Interrogating an african approach to maritime boundary delimitation between adjacent coastal states under Article 83(1) of the United Nations Convention on the Law of the Sea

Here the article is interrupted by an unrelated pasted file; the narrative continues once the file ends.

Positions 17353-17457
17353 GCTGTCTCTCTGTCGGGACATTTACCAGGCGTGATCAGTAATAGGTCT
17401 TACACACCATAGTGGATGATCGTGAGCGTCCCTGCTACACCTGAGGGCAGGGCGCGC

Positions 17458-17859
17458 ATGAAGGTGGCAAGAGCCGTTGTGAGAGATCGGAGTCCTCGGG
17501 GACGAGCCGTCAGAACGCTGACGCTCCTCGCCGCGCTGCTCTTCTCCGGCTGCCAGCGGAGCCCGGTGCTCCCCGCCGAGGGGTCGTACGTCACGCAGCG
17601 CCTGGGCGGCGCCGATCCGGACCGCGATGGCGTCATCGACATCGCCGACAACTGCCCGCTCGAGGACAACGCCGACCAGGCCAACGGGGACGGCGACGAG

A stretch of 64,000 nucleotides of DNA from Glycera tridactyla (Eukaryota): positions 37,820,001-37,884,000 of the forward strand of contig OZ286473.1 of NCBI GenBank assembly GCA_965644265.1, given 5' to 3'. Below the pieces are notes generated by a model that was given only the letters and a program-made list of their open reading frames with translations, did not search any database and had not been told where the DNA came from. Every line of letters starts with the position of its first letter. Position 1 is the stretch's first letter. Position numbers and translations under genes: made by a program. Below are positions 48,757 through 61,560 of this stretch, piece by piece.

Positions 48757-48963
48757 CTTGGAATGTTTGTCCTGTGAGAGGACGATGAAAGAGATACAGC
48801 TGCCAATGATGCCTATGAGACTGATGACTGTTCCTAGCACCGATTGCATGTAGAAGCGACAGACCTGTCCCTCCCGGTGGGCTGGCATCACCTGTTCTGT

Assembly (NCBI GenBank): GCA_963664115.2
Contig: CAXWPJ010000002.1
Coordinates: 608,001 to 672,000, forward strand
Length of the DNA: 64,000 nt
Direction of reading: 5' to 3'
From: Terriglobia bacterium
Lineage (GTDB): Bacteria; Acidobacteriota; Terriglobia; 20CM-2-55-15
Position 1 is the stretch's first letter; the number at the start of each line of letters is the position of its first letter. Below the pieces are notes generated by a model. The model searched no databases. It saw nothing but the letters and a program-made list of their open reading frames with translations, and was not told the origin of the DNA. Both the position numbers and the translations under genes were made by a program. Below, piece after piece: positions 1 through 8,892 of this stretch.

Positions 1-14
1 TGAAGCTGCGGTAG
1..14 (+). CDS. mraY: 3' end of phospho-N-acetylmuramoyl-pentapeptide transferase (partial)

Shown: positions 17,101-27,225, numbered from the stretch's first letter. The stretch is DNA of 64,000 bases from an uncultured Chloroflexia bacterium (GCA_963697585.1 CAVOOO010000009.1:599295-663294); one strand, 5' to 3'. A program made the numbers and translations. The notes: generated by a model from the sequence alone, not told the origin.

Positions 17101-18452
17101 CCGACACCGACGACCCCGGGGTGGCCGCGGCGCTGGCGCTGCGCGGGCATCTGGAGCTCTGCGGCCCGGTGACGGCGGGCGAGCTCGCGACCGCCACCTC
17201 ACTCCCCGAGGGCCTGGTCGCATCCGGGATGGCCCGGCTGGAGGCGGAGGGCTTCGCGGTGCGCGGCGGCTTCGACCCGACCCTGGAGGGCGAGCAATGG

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A natural prolongation of a State's boundary envisioned by the 1945 Truman Declaration favoured a unilateral approach to maritime delimitation proclaiming that 'coastal States have an entitlement to neighbouring seabed areas whether they are in a position to vindicate the claim or not'. 1 Although an attractive form of appropriation of the common heritage of mankind,2 the Declaration is in no way reflective of the dynamics of Third World States, landlocked, and geographically disadvantaged States, unlike Article 83( 1) of the United Nations Convention on the Law of the Sea (herein UNCLOS).3 One of the major concerns that was brought to the fore at The Third United Nations Conference on the Law of the Sea (UNCLOS III) was the initial lack of participation by the newly independent Third World States in the delimitation of maritime boundaries. This study shall evaluate whether the application of Article 83( 1) by international institutions in respect of adjacent coastal African States is indicative of a common African approach to the delimitation of the continental shelf. This study recommends that the regime of international law ought to be more receptive of the effects of equity as demonstrated by international institutions discussed herewith, especially in the adoption of equitable principles in achieving a just global standard. Even though the African approach strives for an equitable standard, those coastal States that prefer (based on their relevant circumstances) the adoption of one of the various technical methods, can employ it through peaceful negotiations and international adjudication.